New law holds up evictions, foreclosures – for time being

Governor Charlie Baker on Monday signed a bill into law that will temporarily halt evictions and some foreclosure proceedings in the state during the coronavirus pandemic.

The legislation, H.4615, prohibits all non-essential residential and small business evictions and foreclosures, provides mortgage borrowers with forbearance options, and protects tenants from late fees.

The moratorium will remain in effect for 120 days, or for 45 days after the COVID-19 state of emergency is lifted.

Betty Lewis, a Mattapan resident and tenant association leader who is active with City Life/Vida Urbana, said she was issued an eviction notice just days ago. She said she can’t afford a $300 rent hike that the management company at Fairlawn Apartments has demanded.

"A lot of people don’t have money, we’re just getting by,” said Lewis. “We're real humans, real people, we deserve to have a place to stay.” She was elated by news of the bill's passage.

The action by Baker and the Legislature followed weeks of negotiations and debate on Beacon Hill. They were under intense pressure from community groups, labor unions, public health organizations, and legal advocates to take action.

“In just over one day, more than 200 community groups, congregations, and unions signed on to a letter in support of a moratorium,” says Lew Finfer, a Dorchester resident who organizes with of MA Communities Action Network.

“That coalition is ready to push for the longer-term mortgage and rent relief discussed in the letter. We’re really encouraged that key leaders in the State House are already talking about the need for additional measures and we look forward to working with them on that effort.”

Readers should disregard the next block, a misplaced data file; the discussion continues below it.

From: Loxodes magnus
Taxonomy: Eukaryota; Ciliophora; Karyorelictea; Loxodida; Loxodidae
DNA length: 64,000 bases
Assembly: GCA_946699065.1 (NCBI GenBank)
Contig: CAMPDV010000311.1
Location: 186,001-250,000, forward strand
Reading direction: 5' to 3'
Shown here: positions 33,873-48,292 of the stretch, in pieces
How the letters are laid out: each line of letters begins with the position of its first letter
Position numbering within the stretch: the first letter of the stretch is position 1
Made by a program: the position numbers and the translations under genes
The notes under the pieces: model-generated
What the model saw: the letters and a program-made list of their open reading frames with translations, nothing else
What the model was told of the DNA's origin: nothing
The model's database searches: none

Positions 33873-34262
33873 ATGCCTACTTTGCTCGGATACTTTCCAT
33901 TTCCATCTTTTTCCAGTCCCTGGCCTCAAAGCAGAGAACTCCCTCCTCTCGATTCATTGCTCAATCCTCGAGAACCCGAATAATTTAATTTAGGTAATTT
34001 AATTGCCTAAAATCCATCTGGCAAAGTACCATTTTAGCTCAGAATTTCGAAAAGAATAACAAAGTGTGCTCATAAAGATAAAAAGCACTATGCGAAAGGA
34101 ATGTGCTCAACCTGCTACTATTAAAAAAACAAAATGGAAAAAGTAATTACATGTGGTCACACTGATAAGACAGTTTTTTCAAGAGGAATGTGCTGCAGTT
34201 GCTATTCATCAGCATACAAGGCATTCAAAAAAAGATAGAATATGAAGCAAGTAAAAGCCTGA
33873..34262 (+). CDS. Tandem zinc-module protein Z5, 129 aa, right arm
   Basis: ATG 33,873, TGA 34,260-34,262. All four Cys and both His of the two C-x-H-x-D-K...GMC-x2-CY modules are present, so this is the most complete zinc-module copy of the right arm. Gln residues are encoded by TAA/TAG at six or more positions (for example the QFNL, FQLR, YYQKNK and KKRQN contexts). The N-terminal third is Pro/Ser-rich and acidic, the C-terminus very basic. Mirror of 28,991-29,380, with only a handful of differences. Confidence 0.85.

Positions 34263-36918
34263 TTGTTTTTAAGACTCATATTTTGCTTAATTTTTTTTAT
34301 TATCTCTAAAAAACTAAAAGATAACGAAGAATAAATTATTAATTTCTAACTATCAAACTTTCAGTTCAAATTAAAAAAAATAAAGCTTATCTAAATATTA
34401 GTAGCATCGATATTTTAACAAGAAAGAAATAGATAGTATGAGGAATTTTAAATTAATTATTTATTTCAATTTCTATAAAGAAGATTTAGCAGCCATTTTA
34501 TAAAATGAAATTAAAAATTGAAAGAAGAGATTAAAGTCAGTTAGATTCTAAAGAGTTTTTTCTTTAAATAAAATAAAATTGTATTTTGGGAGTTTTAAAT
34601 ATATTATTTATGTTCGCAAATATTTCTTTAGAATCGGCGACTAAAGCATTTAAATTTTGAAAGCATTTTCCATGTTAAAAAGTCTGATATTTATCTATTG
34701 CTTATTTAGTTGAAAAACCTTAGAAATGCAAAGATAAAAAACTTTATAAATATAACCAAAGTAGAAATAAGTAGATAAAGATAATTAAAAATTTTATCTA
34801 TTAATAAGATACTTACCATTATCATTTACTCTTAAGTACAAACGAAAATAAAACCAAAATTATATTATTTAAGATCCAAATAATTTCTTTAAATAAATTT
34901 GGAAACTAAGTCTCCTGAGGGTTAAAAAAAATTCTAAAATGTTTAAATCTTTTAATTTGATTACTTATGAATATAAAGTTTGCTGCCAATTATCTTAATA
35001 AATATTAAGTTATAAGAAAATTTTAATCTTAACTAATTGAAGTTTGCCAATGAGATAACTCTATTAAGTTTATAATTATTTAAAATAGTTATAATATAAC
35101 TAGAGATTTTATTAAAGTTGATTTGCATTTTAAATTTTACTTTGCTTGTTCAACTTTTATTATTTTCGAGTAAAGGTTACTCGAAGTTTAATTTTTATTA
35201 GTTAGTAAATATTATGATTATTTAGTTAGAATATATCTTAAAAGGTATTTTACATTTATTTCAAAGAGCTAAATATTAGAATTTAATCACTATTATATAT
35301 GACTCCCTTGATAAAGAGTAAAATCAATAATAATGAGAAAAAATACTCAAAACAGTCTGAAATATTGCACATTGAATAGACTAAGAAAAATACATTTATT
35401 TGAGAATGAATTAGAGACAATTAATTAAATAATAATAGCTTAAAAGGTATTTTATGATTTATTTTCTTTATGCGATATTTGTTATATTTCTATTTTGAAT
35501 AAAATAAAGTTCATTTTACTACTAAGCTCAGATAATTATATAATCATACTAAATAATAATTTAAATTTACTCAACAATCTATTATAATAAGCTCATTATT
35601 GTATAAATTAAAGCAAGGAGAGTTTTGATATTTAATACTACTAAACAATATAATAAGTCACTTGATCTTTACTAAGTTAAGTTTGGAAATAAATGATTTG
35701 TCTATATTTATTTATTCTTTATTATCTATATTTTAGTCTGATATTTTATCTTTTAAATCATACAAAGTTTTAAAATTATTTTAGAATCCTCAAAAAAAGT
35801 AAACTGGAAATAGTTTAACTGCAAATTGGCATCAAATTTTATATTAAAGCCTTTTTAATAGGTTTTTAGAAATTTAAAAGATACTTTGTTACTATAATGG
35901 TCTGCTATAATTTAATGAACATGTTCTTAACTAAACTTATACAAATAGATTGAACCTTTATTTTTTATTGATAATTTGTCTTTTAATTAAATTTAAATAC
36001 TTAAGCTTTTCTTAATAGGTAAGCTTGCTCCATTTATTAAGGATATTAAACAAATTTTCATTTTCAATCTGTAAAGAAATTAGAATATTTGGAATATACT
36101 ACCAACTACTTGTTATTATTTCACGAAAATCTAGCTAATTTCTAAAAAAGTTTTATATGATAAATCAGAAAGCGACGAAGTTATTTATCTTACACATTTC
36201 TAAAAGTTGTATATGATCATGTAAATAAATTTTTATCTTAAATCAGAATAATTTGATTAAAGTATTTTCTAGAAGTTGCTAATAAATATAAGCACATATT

The Greater Boston Real Estate Board wanted Baker to send the bill back to the Legislature with an amendment removing a temporary ban on landlords issuing notices to quit, which board CEO Gregory Vasil called "a key part of, but preliminary to, any legal action.”

Housing advocates pushed for the ban because they said renters receiving such a notice may feel pressured to leave, putting their own health at risk in doing so. Vasil suggested adding language to the notices that would clearly inform renters of their right to stay at the property.

The House and Senate approved the bill on Friday and sent it to Baker.

“This is one of the most significant pieces of legislation we will pass during this state of emergency,” said Rep. Kevin G. Honan, Co-Chair of the Joint Committee on Housing (D-Boston). “It is important to remember that this is more than just a housing justice issue, it is a public health issue. In a time where our collective health and safety depends on the ability of each and every one of us to shelter in place, the need for housing stability has never been greater.”

House Speaker Robert DeLeo (D-Winthrop) said members heard from constituents that the moratorium was an urgent need. “Many homeowners and renters need relief now from the economic strains building as a result of this public health emergency,” he said. “We acted to safeguard tenants and homeowners from economic insecurity during and for a period after the state of emergency ends.”

"This legislation is crucial for public health," added Andrea Park, an attorney at Massachusetts Law Reform Institute. "If we are going to stay home to prevent the spread of the coronavirus, we must all have a home to stay in. The strong moratorium passed by the Legislature and signed by the governor will help ensure that evictions and foreclosure do not force people into unsafe situations."

The Greater Boston Interfaith Organization also thanked Baker for "taking swift action," stating that the bill will "provide much needed relief to families throughout the Commonwealth, especially low-income families."

State House News Service reports were used in this story.

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